Association between the ACE I/D polymorphism and physical activity in Polish women

Cięszczyk, P; Jastrzębski, Z; Zarębska, A; Sawczyn, M; Drobnik-Kozakiewicz, I; Leońska-Duniec, A; Żmijewsk, P; Murawska-Ciałowicz, E; Petr, M; Contrò, V; Zaremba, A; Szumiło, P

Risultato della ricerca: Article

Abstract

Angiotensin converting enzyme gene (ACE) is the most frequently investigated genetic marker in the context of genetic conditioning of athletic predispositions. However, the knowledge of ACE’s potential modifying effect on changes in selected body traits achieved through a training programme is still limited. Therefore, we have decided to check whether selected body mass, body composition variables, oxygen uptake parameters as well as strength/speed parameters observed in physically active participants will be modulated by the ACE I/D polymorphism. The genotype distribution was examined in a group of 201 young healthy women measured for chosen traits before and after the completion of a 12-week moderate-intensive aerobic training programme. Our results revealed the significant genotype × training interactions for VEmax and power of countermovement jump, whereas training improvements were demonstrated for almost all parameters. In addition, main effects of the ACE I/D genotype on TGL, HDL, glucose and 10 m run were observed. A significant increase in VEmax was demonstrated for II and DD genotypes, but not for ID heterozygotes. The greatest gain in power of countermovement jump was observed in II homozygotes, although DD and ID were associated with a significant increase as well. Our study indicated that the polymorphism was associated with changes in VEmax and power of countermovement jump in response to a 12-week aerobic training programme in Caucasian women. However, more experimental studies are needed to establish the ACE gene × physical activity interactions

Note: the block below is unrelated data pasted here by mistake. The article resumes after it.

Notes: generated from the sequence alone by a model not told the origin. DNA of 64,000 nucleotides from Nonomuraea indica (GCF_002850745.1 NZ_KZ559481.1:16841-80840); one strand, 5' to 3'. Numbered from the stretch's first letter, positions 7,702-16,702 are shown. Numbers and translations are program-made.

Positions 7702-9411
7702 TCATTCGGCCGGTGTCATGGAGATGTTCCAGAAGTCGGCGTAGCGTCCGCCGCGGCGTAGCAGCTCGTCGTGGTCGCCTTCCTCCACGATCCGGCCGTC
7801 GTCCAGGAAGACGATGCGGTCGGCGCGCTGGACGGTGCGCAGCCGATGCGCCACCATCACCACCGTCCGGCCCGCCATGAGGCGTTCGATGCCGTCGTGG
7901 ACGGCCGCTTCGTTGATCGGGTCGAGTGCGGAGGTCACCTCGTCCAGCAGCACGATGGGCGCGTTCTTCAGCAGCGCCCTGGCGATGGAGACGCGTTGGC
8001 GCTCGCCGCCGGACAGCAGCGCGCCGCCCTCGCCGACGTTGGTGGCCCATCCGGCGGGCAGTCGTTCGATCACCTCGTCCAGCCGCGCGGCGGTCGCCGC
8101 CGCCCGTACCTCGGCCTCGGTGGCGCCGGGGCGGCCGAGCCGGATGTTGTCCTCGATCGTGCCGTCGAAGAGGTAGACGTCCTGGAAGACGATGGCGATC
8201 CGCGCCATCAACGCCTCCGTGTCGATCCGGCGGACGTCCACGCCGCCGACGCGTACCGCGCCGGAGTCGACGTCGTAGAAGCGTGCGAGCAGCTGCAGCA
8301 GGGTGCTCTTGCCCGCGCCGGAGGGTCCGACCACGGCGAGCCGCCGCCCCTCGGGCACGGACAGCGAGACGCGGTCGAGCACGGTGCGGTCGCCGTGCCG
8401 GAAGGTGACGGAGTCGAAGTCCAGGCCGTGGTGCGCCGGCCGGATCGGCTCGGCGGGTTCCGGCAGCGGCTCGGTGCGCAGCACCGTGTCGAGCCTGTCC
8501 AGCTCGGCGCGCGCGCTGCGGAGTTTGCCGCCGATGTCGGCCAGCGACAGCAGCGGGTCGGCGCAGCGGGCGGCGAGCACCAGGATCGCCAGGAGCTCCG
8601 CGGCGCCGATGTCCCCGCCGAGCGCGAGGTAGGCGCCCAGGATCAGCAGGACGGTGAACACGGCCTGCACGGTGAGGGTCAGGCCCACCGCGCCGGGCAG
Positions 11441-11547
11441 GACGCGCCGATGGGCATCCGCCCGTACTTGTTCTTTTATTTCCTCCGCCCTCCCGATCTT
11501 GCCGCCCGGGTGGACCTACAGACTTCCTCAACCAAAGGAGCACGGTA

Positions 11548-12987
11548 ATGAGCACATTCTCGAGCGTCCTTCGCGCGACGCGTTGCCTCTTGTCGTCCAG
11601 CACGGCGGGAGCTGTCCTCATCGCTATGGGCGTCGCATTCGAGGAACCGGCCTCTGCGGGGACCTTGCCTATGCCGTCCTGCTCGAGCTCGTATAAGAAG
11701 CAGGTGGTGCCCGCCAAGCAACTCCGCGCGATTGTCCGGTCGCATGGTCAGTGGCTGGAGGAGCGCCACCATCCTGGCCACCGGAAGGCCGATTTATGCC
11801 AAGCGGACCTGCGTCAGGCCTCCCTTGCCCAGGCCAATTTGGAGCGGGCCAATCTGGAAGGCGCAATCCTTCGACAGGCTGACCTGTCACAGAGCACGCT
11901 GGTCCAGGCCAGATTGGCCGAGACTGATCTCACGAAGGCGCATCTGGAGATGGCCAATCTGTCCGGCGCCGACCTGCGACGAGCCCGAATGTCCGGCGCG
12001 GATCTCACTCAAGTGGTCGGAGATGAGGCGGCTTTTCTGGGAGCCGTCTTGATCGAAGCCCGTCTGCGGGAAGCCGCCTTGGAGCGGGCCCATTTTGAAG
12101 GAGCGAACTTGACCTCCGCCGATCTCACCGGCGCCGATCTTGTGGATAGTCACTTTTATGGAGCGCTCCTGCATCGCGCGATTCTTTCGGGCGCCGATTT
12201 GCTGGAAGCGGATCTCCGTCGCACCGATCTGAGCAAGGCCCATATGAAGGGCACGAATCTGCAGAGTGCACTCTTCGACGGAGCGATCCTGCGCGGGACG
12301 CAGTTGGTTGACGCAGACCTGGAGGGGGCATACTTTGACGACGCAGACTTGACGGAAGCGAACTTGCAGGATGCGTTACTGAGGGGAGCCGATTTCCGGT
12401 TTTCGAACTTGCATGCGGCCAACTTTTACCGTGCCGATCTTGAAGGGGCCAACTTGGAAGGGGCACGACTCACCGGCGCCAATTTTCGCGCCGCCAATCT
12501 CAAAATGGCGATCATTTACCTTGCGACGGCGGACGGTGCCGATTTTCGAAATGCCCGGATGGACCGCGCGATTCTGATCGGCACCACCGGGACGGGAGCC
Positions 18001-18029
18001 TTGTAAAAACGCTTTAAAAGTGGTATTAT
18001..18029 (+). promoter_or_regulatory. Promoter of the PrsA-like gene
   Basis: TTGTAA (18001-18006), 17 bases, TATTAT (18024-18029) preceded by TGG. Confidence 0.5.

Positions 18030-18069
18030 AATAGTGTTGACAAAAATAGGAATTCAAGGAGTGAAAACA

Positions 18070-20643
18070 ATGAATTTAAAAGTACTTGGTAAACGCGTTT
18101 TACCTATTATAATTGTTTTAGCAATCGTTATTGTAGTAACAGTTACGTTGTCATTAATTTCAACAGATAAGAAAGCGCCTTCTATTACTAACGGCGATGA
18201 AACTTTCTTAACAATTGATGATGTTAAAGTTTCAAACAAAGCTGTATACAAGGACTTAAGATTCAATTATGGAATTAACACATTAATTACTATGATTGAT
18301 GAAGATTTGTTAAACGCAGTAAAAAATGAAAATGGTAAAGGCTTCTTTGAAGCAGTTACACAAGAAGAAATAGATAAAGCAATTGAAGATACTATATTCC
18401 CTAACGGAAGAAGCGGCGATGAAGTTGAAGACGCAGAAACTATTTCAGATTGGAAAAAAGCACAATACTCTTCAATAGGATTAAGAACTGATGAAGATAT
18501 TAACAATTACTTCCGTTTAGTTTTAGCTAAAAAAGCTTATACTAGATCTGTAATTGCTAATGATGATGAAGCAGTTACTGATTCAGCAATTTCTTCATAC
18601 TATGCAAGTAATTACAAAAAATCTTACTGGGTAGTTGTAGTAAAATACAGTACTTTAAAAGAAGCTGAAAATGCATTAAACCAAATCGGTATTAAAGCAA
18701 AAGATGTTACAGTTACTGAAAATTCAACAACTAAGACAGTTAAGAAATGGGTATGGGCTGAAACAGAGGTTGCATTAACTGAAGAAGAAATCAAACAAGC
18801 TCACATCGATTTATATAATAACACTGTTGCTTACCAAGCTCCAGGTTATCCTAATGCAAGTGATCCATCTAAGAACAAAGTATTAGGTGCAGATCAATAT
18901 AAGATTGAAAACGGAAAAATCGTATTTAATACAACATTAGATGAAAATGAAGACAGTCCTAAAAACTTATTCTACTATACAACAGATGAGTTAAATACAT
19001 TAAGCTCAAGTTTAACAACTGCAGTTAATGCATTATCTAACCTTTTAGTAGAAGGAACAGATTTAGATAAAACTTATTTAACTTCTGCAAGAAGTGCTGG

Lingua originaleEnglish
pagine (da-a)-
Numero di pagine7
RivistaTRENDS IN SPORT SCIENCE
Stato di pubblicazionePublished - 2016

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Peptidyl-Dipeptidase A
Exercise
Genes
Genotype
Education
Homozygote
Body Composition
Genetic Markers
Sports
Oxygen

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Cięszczyk, P; Jastrzębski, Z; Zarębska, A; Sawczyn, M; Drobnik-Kozakiewicz, I; Leońska-Duniec, A; Żmijewsk, P; Murawska-Ciałowicz, E; Petr, M; Contrò, V; Zaremba, A; Szumiło, P (2016). Association between the ACE I/D polymorphism and physical activity in Polish women. TRENDS IN SPORT SCIENCE, -.

Association between the ACE I/D polymorphism and physical activity in Polish women. / Cięszczyk, P; Jastrzębski, Z; Zarębska, A; Sawczyn, M; Drobnik-Kozakiewicz, I; Leońska-Duniec, A; Żmijewsk, P; Murawska-Ciałowicz, E; Petr, M; Contrò, V; Zaremba, A; Szumiło, P.

In: TRENDS IN SPORT SCIENCE, 2016, pag. -.

Risultato della ricerca: Article